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The Rise of Subscription Services: Origins, Economics, and Predictions

Written by :
Team Uvation
| 9 minute read
|March 26, 2022 |
Industry : automotive
The Rise of Subscription Services: Origins, Economics, and Predictions

Subscription services with home delivery are becoming an increasingly popular way for consumers to
acquire regularly purchased products. From food to clothing, subscriptions are popping up in a wide
variety of consumer verticals as well. The “subscription economy” is set to grow to $1.5 trillion by 2025,
The Washington Post reports, more than double its estimated worth in 2021.


But questions remain about what is driving this trend, and why it is disrupting consumers’ traditional
methods for buying goods. In this article, we explore the economics behind emerging subscription
services and what their popularity might mean for both B2C businesses and consumers in the future.


The Unique Nature of Modern Subscription Models


There are a few key reasons why subscriptions have become more popular in recent years. For starters,
the rise of eCommerce has made it easier than ever for consumers to purchase items online. Today,
consumers can access just about any type of product—whether it’s a houseplant or a prescription
drug—without leaving their homes. And with the increasing number of subscription services available,
it’s becoming easier and easier for consumers to find a service that meets their needs in areas
traditionally serviced by in-store retailers.


Compared to traditional retail, subscription services offer far more convenience and flexibility. With a
subscription, consumers can schedule deliveries according to their personal schedules. The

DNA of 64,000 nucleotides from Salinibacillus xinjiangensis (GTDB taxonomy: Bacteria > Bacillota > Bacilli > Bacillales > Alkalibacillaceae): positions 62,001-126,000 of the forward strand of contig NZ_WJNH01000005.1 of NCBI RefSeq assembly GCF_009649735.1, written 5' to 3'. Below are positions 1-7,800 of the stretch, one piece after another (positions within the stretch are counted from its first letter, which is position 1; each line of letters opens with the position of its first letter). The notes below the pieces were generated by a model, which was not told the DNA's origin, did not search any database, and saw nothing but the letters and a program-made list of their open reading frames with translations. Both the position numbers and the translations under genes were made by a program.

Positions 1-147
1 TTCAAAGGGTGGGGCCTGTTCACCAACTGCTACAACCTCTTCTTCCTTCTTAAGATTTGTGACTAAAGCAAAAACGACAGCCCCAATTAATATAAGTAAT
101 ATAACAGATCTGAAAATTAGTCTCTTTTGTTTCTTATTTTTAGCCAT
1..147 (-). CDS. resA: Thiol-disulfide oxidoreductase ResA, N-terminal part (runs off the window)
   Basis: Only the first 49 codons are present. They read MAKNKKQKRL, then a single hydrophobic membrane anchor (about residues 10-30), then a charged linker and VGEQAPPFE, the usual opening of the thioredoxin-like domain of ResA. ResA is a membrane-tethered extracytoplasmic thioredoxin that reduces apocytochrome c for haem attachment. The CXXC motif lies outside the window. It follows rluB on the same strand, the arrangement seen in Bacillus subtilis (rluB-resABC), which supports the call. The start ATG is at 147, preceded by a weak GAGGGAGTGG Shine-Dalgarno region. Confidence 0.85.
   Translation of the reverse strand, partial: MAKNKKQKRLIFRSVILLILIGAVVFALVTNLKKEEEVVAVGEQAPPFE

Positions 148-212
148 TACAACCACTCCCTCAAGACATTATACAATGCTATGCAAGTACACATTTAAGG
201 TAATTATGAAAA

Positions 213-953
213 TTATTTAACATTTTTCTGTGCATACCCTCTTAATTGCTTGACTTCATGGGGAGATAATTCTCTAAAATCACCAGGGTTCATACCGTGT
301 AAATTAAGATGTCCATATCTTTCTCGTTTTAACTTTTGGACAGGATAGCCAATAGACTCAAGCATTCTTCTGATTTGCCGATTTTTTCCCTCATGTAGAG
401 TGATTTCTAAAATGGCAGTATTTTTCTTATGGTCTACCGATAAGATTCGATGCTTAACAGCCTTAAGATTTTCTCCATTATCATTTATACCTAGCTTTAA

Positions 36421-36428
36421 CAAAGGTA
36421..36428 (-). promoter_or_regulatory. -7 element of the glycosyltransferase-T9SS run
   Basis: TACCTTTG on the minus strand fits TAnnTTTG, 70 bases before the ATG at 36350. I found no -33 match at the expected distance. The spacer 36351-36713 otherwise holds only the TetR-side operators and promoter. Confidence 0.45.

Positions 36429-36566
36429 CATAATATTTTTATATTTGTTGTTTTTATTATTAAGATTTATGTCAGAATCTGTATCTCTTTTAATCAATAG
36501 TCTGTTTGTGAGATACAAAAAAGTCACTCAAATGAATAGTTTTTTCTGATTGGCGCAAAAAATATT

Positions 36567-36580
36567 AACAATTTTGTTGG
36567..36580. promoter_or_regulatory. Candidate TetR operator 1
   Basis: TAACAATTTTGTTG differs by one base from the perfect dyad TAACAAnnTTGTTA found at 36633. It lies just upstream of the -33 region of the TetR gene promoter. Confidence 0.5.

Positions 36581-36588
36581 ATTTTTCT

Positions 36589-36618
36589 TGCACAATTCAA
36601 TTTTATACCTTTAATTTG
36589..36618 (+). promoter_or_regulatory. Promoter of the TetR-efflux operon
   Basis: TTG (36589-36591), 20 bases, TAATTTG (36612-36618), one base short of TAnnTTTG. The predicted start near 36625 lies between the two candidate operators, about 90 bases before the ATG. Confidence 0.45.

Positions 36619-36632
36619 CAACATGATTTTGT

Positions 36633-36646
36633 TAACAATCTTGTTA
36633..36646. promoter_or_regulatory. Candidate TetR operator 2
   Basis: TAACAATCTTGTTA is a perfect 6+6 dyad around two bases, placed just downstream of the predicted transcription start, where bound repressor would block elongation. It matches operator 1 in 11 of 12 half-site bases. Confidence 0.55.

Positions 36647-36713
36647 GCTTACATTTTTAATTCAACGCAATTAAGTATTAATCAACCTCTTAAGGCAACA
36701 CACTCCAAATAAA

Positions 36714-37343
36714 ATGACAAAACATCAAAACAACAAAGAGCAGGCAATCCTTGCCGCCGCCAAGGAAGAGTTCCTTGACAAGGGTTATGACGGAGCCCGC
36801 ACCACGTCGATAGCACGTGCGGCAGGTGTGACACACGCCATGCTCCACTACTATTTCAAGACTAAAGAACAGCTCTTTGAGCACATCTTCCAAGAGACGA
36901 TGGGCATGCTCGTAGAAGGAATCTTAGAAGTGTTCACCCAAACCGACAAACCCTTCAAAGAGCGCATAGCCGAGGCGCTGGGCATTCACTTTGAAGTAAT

sophistication of online eCommerce platforms supports consumers’ confidence that they are purchasing
the right products as well.


Types of Subscriptions Taking Off Today


There are dozens of products we buy regularly and on a recurring basis. There are products where there
are highly variant levels of quality in the market as well. Products that we buy regularly, that vary in
greatly in quality, or both are viable candidates for subscription services.


Simple examples include Purple Carrot, which offers premium vegan grocery products not available in
most retail groceries; and Stich Fix, which offers personalized, designer-selected clothing—a service
unavailable in traditional apparel outlets. Other popular types of subscriptions include:


  • Clothing (e.g., Stich Fix)
  • Houseplants (e.g., The Sill)
  • Food (e.g., Hello Fresh, Purple Carrot)
  • Beauty products (e.g., Birchbox, Allure Beauty Boxes)
  • Toiletries (e.g., Who Gives a Crap USA)
  • Traditional subscriptions (e.g., National Geographic magazine)
  • Pet Supplies (e.g.,